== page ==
Today I Learned: the In-Tree, a data structure that I surprisingly never came across in over a decade despite working with things that use it. How?
So, some history, since not everyone knows my background. I'm not formally trained in Computer Science. I went to college for psychology and pre-med, and had to stop two classes short of a degree. Programming was always a hobby; a side hustle. Depending on how you look at it, I either started at 12 or 14; 12 if you count game mod scripts as programming. Up until 18 I was exclusively doing indie game development. For several reasons I'll talk about later, this pivoted during my time in college, into being far more interested in language, both natural and programming. For the next 12 years I grew increasingly knowledgeable about text manipulation, analyzers (the "front-end" of a compiler), and more. This area tends to have a lot of unique data structures to help support what's being done. One of these, the In-Tree, is widely used to implement call stacks, for tracing the function calls during execution, and in certain programming languages also used for scoping. You can also use an In-Tree for storing backwards traversal through a regular Tree, as an In-Tree is conceptually a splayed stack, and also where it gets its other names like Spaghetti Stack and Saguaro Stack.
So how did I never notice this in over a decade?
I've made contributions to GCC, Clang, and 9c. I should have noticed this in all that time. I believe the only reason I hadn't was that by the time I was providing fixes or tweaks, that part of the code was stable to the point of me not looking into it, and therefore not thinking about what I was seeing.
Now, I've written my own compilers too. Some, purely experimental, such as trying to work out how to implement Seed7-style syntax definition capabilities through clean-room techniques. More practically, I've written a really bad Ada compiler, both in that it's poorly written to the point of being unmaintainable, and it produced very poorly optimized code. It passed the ACATS, a test suite to determine an Ada compiler is conformant with the standard. A truly fantastic learning experience that I'm glad I did. But. It. Was. Bad.
So how did I implement these things without relying on an In-Tree? Graphs, mostly. Graphs are used a lot in game development, so I've grown extremely comfortable using them. This is the cool thing about independently solving problems. Sure, you have to work out tons of stuff on your own, and that's more difficult, but it also means you come up with unique solutions and everyone can then weigh those options. Utilization of directed graphs for call tracing is certainly more complex, but does allow for recursion to be built right in, and easily detectable. In fact, after learning this was normally implemented with an In-Tree, I took one of the compilers I have, compiled it, compiled a test program which recursed and would normally blow the stack (the In-Tree's current path), and ran it. No stack blowing. It just ran forever as expected if it was tail-call optimized. Only, to this day I still don't know how to tail-call optimize. So, like everything, this was a neat tradeoff, and I'm glad this option was uncovered.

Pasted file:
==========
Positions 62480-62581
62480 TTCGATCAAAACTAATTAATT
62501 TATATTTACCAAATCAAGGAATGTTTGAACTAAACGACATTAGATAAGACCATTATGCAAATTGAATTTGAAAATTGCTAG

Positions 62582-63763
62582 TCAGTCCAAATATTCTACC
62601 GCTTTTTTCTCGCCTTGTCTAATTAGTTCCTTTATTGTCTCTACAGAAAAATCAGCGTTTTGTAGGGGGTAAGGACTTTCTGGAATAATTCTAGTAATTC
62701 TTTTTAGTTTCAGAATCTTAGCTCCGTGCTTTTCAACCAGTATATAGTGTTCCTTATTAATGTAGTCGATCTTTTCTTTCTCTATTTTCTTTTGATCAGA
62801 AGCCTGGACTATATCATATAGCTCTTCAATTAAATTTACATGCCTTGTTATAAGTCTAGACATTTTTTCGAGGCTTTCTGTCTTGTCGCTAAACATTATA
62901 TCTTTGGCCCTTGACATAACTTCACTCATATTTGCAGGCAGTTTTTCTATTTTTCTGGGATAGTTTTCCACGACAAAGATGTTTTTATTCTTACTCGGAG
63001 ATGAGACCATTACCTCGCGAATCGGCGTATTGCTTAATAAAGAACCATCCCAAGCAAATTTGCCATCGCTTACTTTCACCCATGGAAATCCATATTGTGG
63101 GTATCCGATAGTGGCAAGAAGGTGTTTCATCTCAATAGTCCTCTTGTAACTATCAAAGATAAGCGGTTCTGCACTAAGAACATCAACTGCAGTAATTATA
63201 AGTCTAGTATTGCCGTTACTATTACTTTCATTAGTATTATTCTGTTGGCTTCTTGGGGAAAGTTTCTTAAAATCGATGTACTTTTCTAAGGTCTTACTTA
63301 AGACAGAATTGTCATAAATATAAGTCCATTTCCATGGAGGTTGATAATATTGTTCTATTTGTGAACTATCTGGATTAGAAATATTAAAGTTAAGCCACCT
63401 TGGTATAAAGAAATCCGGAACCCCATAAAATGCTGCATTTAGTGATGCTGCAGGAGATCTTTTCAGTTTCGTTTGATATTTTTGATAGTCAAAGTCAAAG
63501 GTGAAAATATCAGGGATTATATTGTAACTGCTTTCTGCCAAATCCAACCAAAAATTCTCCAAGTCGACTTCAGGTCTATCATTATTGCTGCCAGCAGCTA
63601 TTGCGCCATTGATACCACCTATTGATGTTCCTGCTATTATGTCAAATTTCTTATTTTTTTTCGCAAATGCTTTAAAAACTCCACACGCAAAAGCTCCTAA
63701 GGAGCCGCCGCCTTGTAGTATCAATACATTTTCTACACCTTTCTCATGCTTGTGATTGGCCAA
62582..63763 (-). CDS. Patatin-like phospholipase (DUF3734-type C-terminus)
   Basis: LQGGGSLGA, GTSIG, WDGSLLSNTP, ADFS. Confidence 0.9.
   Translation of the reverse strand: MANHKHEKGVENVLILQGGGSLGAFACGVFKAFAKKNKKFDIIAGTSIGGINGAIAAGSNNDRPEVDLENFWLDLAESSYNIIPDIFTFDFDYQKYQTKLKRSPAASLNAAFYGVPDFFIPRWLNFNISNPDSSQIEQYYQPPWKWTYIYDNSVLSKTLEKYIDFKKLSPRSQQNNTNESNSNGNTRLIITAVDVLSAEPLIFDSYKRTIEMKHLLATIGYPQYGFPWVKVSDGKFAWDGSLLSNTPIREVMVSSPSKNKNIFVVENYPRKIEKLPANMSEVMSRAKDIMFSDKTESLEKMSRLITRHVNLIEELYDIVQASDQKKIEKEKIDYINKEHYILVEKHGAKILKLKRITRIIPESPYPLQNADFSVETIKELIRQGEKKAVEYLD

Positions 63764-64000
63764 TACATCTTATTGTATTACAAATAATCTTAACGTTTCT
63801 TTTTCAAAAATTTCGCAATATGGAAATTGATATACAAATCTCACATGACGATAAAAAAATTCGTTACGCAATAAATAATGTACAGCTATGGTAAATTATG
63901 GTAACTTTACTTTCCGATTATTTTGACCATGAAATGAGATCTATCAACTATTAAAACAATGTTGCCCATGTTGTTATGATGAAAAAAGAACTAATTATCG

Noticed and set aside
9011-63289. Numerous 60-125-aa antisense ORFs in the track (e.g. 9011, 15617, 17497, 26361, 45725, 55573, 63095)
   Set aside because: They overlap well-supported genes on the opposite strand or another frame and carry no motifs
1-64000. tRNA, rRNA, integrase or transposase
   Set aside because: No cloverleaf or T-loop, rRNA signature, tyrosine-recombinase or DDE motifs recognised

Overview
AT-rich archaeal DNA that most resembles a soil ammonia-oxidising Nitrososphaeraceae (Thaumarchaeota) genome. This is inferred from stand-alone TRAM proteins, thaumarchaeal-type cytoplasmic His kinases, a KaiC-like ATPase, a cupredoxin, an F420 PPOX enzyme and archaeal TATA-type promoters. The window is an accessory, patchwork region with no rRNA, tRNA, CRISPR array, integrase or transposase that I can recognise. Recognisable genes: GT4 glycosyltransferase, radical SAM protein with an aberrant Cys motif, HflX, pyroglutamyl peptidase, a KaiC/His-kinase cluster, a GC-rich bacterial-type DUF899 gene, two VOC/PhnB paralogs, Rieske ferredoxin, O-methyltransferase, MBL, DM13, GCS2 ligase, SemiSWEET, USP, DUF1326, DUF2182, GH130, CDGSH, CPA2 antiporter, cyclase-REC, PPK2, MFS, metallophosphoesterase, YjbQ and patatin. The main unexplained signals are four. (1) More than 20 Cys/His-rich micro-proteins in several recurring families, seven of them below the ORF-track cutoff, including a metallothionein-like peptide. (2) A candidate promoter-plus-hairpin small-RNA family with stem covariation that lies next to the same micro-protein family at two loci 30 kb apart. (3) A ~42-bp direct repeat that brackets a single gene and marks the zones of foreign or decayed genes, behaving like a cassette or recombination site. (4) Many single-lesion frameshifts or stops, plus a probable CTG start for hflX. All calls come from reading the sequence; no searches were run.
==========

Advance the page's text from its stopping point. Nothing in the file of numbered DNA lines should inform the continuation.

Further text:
What else have I worked on then? Sure, I mentioned indie game dev. But that was bad. Early part of my programming career. I thought I understood things better than I did. It was mostly turn-based-RPG's and action-RPG's. Towards the end I was favoring a Cross Code-like style, although nowhere near as polished as that gem is. And developed with what? RPG ToolKit. Getting that engine to do things it wasn't meant for was... an experience.
What outside of game dev though? Well, aside from contributions I mentioned earlier, there's more in the contributory area. I find low-level systems programming interesting as well, and so unsurprisingly have been involved in projects like Plan 9 and HaikuOS. HaikuOS is special to me as my first computer was a BeBox running BeOS, not Windows or Mac. I've done a lot of Ada development, although that doesn't happen anymore. I used to do a lot of libraries in Ada, such as advanced mathematics support or an alternatively designed containers/collections library. Those underwent numerous revisions over the years, constantly being improved, but spent the majority of their history as personal use libraries I'd then use for other things. A few years ago, 2016-2017 I think, I started reworking those libraries again, but actually putting them up publicly. At first on Chisel because I truly believe Fossil is the superior SCM, but later GitHub because more people use it. This led to two things: One, Ada has no default package manager which is just terrible and the project manager is compiler specific and in my opinion problematic, which led to an experiment with Ada-tools, a non-compiling analyzer for Ada providing these (this actually spawned the work in Stringier); and libanne, a push of my libraries into an actual replacement runtime, which was abandoned due to the difficulties getting it to work with an existing compiler that made assumptions about how the runtime would exist, beyond what the language standard asserted.
What I've got going on currently, is Stringier, as aforementioned; Consolator, which needs a major rewrite but is a replacement for System.Console; Defender, a guard-clause and other defensive programming library; and Langly, a DSL for rapidly creating language analyzers, which actually uses Stringier as its runtime.
Is this exhaustive? No. Due to some recent events I have gaps in my memory and I've probably been unable to recall parts of my own experiences. So, that's been interesting. But that's more or less my history.
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